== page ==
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Jose Maria Gomez_short.PPT Presentation Transcript

  • 1. History, Techniques and Evaluation of Bayesian Spam Filters José María Gómez Hidalgo Computer Systems Universidad Europea de Madrid http://www.esp.uem.es/~jmgomez
  • 2. Historic Overview
    • 1994-97 Primitive Heuristic Filters
    • 1998-2000 Advanced Heuristic Filters
    • 2001-02 First Generation Bayesian Filters
    • 2003-now Second Generation Bayesian Filters
  • 3. Primitive Heuristic Filters
    • 1994-97 Primitive Heuristic Filters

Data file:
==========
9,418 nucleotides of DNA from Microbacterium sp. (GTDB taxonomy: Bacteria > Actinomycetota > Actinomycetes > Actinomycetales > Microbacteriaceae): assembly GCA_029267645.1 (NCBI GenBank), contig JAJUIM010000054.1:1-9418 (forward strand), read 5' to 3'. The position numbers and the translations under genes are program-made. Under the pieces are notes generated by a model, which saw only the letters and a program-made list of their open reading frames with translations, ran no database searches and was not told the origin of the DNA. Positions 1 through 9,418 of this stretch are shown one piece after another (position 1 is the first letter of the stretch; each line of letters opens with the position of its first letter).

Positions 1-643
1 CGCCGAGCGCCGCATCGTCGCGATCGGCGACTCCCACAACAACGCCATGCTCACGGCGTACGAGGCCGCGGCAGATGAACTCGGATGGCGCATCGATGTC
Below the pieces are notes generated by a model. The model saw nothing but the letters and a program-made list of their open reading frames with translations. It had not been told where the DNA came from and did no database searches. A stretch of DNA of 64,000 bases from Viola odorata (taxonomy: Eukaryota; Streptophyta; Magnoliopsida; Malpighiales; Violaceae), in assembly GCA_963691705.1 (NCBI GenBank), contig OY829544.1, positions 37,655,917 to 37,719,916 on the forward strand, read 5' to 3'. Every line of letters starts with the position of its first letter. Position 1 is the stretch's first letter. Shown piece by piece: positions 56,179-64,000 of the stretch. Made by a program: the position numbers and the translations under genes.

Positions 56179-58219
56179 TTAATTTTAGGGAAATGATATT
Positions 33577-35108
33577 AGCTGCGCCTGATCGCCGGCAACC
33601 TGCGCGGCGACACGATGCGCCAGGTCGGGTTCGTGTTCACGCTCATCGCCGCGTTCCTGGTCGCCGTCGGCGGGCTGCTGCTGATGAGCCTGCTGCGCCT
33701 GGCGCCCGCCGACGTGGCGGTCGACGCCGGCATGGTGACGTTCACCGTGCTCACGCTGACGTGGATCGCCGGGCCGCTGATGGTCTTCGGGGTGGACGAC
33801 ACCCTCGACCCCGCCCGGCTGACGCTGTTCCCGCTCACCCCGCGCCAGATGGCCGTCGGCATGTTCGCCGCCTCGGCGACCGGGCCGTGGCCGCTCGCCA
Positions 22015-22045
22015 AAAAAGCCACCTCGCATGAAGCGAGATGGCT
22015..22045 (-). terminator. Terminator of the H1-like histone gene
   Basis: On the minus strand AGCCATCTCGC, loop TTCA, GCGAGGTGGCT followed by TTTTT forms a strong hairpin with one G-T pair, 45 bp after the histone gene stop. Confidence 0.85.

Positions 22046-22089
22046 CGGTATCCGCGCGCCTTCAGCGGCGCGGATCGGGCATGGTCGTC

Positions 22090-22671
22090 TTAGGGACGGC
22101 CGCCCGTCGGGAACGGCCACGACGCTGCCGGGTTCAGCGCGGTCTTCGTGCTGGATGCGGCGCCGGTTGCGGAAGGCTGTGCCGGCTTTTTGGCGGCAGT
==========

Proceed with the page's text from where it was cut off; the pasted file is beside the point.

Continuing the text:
• Hand coding simple IF-THEN rules
        • if “Call Now!!!” occurs in message then it is spam
      • Manual integration in server-side processes (procmail, etc.)
      • Require heavy maintenance
      • Low accuracy, defeated by spammers obfuscation techniques
  • 4. Advanced Heuristic Filters
    • 1998-2000 Advanced Heuristic Filters
      • Wiser hand-coded spam AND legitimate tests
      • Wiser decision = require several rules to fire
      • Brightmail’s Mailwall (now in Symantec)
        • For many, first commercial spam filtering solution
        • Network of spam traps for collecting spam attacks
        • Team of spam experts for building tests (BLOC)
        • Burdensome user feedback (private email)
  • 5. Advanced Heuristic Filters
    • SpamAssassin
      • Open source and widely used spam filtering solution
      • Uses a combination of techniques
        • Blacklisting, heuristic filtering, now Bayesian filtering, etc.
      • Tests contributed by volunteers